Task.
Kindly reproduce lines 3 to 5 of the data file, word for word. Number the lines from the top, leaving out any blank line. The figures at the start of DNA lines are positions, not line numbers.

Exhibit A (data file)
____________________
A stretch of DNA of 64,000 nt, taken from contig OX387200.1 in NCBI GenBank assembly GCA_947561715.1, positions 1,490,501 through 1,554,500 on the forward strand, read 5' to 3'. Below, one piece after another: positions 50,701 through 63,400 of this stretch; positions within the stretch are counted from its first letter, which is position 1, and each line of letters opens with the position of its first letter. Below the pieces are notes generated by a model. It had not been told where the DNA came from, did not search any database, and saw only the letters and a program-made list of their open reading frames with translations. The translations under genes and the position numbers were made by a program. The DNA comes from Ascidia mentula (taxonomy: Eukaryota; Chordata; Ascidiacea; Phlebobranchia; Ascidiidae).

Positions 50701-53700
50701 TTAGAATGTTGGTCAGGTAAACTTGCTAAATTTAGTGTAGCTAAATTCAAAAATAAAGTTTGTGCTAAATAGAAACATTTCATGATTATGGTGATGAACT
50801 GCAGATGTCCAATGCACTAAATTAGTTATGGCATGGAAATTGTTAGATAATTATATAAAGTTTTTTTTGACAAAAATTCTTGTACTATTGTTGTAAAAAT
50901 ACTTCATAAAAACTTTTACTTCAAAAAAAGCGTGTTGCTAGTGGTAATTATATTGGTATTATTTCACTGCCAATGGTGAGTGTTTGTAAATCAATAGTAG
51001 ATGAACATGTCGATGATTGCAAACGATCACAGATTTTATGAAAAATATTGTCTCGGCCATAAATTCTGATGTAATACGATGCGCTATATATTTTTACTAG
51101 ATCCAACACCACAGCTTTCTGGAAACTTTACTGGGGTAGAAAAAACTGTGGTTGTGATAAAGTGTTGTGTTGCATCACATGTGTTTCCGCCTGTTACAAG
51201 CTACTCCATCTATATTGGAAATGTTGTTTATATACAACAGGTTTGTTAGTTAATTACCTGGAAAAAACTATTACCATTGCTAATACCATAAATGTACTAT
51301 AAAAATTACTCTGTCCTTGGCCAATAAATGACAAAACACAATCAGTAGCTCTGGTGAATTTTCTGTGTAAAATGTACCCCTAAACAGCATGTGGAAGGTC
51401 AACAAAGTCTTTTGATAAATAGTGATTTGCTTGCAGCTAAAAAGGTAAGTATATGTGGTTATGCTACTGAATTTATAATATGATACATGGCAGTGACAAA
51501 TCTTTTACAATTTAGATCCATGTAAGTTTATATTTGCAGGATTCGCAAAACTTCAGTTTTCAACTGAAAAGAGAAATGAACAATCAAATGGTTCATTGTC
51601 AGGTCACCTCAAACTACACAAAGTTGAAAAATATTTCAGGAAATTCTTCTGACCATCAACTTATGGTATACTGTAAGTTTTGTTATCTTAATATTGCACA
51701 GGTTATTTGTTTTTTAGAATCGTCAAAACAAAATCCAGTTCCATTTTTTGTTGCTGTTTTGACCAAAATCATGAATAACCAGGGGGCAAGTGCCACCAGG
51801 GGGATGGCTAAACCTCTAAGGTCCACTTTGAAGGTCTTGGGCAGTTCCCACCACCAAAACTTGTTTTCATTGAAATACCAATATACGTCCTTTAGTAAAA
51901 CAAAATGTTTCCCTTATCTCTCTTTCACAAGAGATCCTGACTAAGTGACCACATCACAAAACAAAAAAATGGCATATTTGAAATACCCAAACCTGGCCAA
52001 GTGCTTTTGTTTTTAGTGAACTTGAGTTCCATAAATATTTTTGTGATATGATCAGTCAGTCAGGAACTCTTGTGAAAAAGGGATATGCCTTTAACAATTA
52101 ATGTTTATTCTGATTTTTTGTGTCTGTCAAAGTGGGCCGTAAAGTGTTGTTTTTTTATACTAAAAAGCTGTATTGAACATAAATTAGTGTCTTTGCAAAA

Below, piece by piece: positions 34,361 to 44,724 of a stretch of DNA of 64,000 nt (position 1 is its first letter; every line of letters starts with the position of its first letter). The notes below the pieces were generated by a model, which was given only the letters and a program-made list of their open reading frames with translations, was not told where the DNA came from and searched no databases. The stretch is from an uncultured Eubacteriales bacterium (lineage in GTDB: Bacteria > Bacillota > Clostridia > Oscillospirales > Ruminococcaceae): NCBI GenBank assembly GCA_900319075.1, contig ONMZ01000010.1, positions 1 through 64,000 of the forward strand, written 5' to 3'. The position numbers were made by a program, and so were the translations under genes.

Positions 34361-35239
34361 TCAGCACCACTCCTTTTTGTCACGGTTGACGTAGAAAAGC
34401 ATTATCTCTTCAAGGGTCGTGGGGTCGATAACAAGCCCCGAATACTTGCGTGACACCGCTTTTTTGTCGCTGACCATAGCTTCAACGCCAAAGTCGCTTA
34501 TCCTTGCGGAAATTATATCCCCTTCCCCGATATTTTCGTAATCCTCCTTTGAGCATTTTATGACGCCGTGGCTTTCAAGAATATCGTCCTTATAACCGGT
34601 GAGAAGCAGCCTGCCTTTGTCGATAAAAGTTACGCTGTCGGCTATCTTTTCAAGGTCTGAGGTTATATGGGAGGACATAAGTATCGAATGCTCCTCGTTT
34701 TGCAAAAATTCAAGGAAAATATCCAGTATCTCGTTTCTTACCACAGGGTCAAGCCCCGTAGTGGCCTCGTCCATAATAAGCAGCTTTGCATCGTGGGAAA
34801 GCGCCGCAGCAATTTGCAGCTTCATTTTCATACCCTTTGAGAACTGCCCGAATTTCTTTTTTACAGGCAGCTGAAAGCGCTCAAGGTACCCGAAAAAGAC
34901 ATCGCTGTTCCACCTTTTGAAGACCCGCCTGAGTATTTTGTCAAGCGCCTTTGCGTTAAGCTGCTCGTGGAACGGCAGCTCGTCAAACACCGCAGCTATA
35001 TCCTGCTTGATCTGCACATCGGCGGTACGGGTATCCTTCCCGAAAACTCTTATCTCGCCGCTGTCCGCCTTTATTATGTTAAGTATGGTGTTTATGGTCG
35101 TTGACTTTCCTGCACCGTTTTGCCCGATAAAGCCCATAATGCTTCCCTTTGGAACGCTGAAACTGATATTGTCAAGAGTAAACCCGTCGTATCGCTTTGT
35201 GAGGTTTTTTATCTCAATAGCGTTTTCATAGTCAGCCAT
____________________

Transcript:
50701 TTAGAATGTTGGTCAGGTAAACTTGCTAAATTTAGTGTAGCTAAATTCAAAAATAAAGTTTGTGCTAAATAGAAACATTTCATGATTATGGTGATGAACT
50801 GCAGATGTCCAATGCACTAAATTAGTTATGGCATGGAAATTGTTAGATAATTATATAAAGTTTTTTTTGACAAAAATTCTTGTACTATTGTTGTAAAAAT
50901 ACTTCATAAAAACTTTTACTTCAAAAAAAGCGTGTTGCTAGTGGTAATTATATTGGTATTATTTCACTGCCAATGGTGAGTGTTTGTAAATCAATAGTAG